One of the first things any new parent of a child with albinism learns, is that taking good photos of his/her child can be an unbelievable challenge. Why? Because of the red-eye effect caused by the camera flash. I was able to find a really great explanation for what causes that red-eye effect on the blog Photocritic.
After reading that and understanding why it happens, it’s easy to see why it’s even worse if the person has reduced pigment in their eyes. It’s not like the typical red eye you see in photos of people without albinism, which can be corrected with a red eye reduction program. Because of the lack of pigment in the eyes, the flash causes a much brighter and bolder red or hot pink color, not just in the pupil, but in the entire eye.
The brightness varies for each individual depending on the amount of pigment they have in their eyes. In Lyra’s case, if you try to use red eye reduction, it just colors her entire eye black. I’ve tried using Photoshop to manually edit her eye color, but it always ended up looking fake or cartoony. I’ve tried using the flash at various angles and distances. I’ve tried filtering and deflecting the flash. In the sequence of pictures below, see the second and third pictures, taken from 10 feet and from 20 feet away. Nothing helped to reduce the red eye. One option I had would have been to continue to use the flash and then just convert all of her pictures to black and white. I wanted color pictures of my baby, so I decide to give up flash photography all together.
Low light photography, especially indoors, is NOT easy for your average non-professional photographer. The first thing you realize after snapping a few pictures is that if the camera or your child moves AT ALL, you end up with something resembling a Monet. You can see an example of this in the first picture below. In my opinion, to be able to successfully take pictures in low light you really must have a digital camera, because you will likely need to delete the 75% that turn out blurry. Having a really good digital camera is nice, but knowing how to use it is even better.
After doing my research, I learned that 2 of the main things you need to understand as far as camera settings, when dealing with low light photography, are aperture and shutter speed. I don’t know this stuff as well as I should, but basically aperture deals with the size of the opening where light enters the camera and shutter speed affects how long that opening stays open. It can all be very confusing and annoying overall. Having a really fast shutter speed is good, but not TOO fast or not enough light will get in and your pictures will turn out dark. Other times I’ll finally get the shutter speed nailed down, but then I’ll have the aperture setting too low and my pictures turn out too bright and discolored. You just have to find a happy medium.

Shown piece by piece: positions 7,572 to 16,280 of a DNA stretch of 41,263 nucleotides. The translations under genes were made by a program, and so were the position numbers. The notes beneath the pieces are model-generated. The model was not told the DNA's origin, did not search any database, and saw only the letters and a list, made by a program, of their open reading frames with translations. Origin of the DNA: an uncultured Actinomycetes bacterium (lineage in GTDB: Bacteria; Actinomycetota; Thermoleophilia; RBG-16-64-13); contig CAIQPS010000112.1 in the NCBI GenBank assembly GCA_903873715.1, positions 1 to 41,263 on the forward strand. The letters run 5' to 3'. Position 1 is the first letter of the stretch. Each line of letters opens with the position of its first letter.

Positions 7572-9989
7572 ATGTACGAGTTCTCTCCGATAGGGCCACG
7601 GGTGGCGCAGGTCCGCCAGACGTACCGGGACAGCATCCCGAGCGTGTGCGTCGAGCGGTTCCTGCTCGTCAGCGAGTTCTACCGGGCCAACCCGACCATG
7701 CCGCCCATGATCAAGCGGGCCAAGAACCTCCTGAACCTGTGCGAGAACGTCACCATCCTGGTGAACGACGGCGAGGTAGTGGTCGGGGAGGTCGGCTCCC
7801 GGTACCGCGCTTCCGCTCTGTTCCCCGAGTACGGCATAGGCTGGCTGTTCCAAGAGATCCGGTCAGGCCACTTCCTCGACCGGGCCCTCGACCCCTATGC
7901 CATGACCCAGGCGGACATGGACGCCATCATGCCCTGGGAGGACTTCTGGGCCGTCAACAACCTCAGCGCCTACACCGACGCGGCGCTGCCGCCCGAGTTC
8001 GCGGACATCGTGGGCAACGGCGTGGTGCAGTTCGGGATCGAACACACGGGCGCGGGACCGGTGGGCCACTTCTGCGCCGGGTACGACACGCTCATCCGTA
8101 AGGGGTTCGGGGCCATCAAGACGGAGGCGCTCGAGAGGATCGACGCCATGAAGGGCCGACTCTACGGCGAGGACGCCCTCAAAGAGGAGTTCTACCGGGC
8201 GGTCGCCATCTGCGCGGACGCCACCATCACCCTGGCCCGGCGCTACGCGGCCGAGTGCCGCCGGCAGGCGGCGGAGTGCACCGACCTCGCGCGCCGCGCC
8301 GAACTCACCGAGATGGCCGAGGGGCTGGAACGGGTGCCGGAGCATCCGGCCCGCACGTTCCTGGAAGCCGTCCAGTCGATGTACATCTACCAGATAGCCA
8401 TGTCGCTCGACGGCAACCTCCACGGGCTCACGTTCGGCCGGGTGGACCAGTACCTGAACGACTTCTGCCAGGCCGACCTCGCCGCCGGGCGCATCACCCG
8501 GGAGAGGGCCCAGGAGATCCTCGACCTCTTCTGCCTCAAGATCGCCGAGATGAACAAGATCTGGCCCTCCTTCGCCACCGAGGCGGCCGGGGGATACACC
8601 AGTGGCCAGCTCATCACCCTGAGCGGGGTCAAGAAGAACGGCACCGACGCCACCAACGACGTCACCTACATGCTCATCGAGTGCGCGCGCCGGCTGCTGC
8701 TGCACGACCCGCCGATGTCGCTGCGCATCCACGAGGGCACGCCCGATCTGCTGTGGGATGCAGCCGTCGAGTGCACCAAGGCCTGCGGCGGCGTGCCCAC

The BEST place to take no-flash pictures is outside. Unfortunately our babies/kids are very light sensitive and usually we like them to have their eyes open when we take their picture. 😛 When Lyra was really little, she rarely EVER opened her eyes outside. Now, in the evening after the sun goes down or on a really cloudy day, she’ll keep her eyes open. The last 2 pictures in the sequence pic below were taken at dusk. She squints a lot outside, but her eyes are definitely open.
When I take her picture inside, I have to turn on every single light in the room and open the curtains, but if she moves even a little, we end up with blur. It would be helpful to have a tripod as well. Even when I don’t feel like I’m moving the camera, I know there is some subtle movement or even just vibrations in my hands. The first picture in the sequence below was taken inside just before the outside ones, so because it was dusk, I didn’t get much light coming in from the window.
Overall, I prefer the way the coloring turns out in pictures taken outside compared to no-flash ones taken inside. One of these days I will buy myself a better camera and then maybe a year later I’ll figure out how to use it. 😛 My photography skills have improved significantly since Lyra’s newborn days, but I can always do better. Here is a helpful article with a lot of information and tips for low-light photography: No-Flash Photography In Low-Light Situations
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